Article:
Questioned sharply by Ohio reporters about the president’s recent actions and rhetoric, Portman said he agrees with Trump on such positions as expediting the federal probe of the latest death of a black person in police custody and on the need to stop violence.
“But I do believe he can and should do more … you know, words matter. And we need to be sure we’re not inflaming this situation,” Portman said. “This is a time for healing, it’s a time to calm things down so we can have a dialogue. And I think that’s what’s needed right now.”
US House of Representatives Speaker Nancy Pelosi on Tuesday promised legislation on racial profiling and other issues raised by the police killing of George Floyd, while other lawmakers warned against using troops to quell protests sweeping across the United States.
House Democrats are mulling proposals on a number of topics. But Pelosi described the racial profiling of suspects as a “universal” issue “that we must be rid of.”
“In a matter of just a short time … decisions will be made and I think the American people will be well served,” she said.
Pelosi and other Democrats attacked President Donald Trump’s handling of protests after tear gas and rubber bullets were used to clear peaceful protesters from outside the White House, just before he marched through the area and posed at a church with a Bible.
In his first major address in weeks, former Vice President Joe Biden on Tuesday promised not to “fan the flames of hate” if elected president and instead seek “to heal the racial wounds that have long plagued” the United States.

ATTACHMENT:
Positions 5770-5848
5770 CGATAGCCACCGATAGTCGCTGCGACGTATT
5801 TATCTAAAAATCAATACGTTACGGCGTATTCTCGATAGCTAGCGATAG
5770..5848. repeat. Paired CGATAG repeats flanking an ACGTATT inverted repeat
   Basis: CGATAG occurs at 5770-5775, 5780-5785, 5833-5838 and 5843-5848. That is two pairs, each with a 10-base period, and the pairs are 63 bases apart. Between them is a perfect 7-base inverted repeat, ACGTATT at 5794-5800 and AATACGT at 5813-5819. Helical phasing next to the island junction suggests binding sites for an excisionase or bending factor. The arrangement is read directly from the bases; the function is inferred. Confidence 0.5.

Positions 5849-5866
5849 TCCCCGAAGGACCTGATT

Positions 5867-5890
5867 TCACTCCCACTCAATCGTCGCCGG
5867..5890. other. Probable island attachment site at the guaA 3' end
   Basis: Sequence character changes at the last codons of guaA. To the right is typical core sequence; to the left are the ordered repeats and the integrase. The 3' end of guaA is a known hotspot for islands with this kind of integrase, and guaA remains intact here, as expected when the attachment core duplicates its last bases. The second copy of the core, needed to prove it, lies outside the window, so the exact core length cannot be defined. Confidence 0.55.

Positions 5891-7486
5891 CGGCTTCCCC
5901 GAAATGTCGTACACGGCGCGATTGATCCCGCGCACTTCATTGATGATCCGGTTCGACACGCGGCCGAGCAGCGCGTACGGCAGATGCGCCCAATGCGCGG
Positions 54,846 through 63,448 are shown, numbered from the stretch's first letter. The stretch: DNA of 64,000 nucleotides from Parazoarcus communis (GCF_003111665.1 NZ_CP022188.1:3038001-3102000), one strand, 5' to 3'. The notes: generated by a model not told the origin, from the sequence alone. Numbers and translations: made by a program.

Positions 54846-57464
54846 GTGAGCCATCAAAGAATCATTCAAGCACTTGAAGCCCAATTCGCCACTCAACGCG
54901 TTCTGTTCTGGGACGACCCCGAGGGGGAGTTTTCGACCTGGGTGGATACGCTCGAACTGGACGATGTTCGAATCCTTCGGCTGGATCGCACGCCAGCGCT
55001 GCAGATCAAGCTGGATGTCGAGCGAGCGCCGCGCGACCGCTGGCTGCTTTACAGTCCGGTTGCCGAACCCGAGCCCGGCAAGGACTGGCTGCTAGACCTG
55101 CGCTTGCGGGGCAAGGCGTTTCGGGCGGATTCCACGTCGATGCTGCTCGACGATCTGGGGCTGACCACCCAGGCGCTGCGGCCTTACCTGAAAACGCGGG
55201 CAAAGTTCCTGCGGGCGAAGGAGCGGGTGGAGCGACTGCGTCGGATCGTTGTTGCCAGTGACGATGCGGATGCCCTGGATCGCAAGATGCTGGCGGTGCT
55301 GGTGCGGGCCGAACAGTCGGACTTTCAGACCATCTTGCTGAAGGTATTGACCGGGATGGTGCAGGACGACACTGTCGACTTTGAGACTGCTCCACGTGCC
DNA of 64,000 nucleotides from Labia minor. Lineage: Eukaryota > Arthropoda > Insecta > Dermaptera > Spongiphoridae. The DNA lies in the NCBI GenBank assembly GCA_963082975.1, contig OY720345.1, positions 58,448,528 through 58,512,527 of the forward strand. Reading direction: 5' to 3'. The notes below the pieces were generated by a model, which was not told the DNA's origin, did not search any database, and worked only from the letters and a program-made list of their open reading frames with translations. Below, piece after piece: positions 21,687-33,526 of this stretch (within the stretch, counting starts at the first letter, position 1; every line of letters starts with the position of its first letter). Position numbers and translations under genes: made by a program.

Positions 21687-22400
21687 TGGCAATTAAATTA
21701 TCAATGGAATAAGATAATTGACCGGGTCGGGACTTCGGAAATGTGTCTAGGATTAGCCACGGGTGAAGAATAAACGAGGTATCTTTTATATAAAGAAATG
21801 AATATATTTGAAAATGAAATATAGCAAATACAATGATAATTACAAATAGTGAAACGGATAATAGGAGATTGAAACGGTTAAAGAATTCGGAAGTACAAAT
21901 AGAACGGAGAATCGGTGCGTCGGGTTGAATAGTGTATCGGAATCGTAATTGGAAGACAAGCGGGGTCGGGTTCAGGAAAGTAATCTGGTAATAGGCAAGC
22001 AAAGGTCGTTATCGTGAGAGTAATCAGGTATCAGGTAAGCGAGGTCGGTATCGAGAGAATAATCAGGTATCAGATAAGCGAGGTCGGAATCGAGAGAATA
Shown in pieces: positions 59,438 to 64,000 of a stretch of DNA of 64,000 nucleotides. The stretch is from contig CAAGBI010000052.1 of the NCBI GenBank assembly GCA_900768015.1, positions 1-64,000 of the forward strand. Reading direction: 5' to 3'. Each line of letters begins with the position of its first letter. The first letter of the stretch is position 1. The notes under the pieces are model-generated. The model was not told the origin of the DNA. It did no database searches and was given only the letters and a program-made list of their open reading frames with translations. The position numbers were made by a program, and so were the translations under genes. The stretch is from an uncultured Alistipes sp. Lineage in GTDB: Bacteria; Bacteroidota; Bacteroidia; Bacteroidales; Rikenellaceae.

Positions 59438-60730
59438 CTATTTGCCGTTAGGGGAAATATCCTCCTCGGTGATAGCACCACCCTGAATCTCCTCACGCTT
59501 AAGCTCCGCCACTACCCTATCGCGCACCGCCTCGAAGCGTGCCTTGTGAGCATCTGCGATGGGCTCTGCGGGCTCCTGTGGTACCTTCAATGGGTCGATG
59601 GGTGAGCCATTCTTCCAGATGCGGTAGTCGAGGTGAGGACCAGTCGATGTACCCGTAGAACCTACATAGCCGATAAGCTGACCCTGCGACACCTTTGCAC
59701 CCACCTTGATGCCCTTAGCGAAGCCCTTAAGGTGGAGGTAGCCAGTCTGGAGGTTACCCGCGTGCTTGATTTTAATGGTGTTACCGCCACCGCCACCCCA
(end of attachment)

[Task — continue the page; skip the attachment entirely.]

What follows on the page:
Biden, a Democrat who will most likely face the Republican Trump in the November 3 election, was particularly critical of the president’s decision on Monday to stand for a photo beside an historic church across from the White House after law enforcement authorities tear-gassed protesters to clear the area.
“When peaceful protesters are dispersed by the order of the president from the doorstep of the people’s house, the White House – using tear gas and flash grenades – in order to stage a photo op at a noble church, we can be forgiven for believing that the president is more interested in power than in principle,” Biden said.
Read more here.
The lawyers for Floyd’s family have released the details for the public memorials and funeral for Floyd
Minneapolis, Minnesota, Memorial:
Date: Thursday, June 4
Time: 1pm (18:00 GMT)
Raeford, North Carolina, Public Viewing and Memorial:
Date: Saturday, June 6
Time: Public viewing 11am-1pm (15:00-17:00 GMT)
Memorial 3pm (19:00 GMT)
Houston, Texas, Public Viewing:
Date: Monday, June 8
Time: 12 – 6pm CT (17:00 GMT-23:00 GMT)
Houston, Texas, Memorial:
Date: Tuesday, June 9
Time: 11am (16:00 GMT)
Please pray for the family as they prepare for #GeorgeFloyd's homegoing services. They will host public viewings and memorials in Minnesota, North Carolina, and Texas. #JusticeForGeorgeFloyd #SayHisName #JusticeForGeorge #JusticeForFloyd pic.twitter.com/cptxIvGrnr
— Ben Crump (@AttorneyCrump) June 2, 2020
New York’s mayor extended an 8pm curfew all week in hopes of stopping destruction that continued overnight despite the city’s efforts to stop protests over George Floyd’s death from devolving into lawless mayhem.
“We’re going to have a tough few days. We’re going to beat it back,” Mayor Bill de Blasio said at a news conference Tuesday as he announced that an 8pm-to-5am curfew would hold through Sunday.
The plan came after a night when chaos broke out in midtown Manhattan and the Bronx.
On Monday, an 11pm curfew – the city’s first in decades – failed to prevent destruction as groups of people smashed their way into shops, including Macy’s flagship Manhattan store.
Police said nearly 700 people were arrested and several officers were injured during the chaos Monday night and early Tuesday.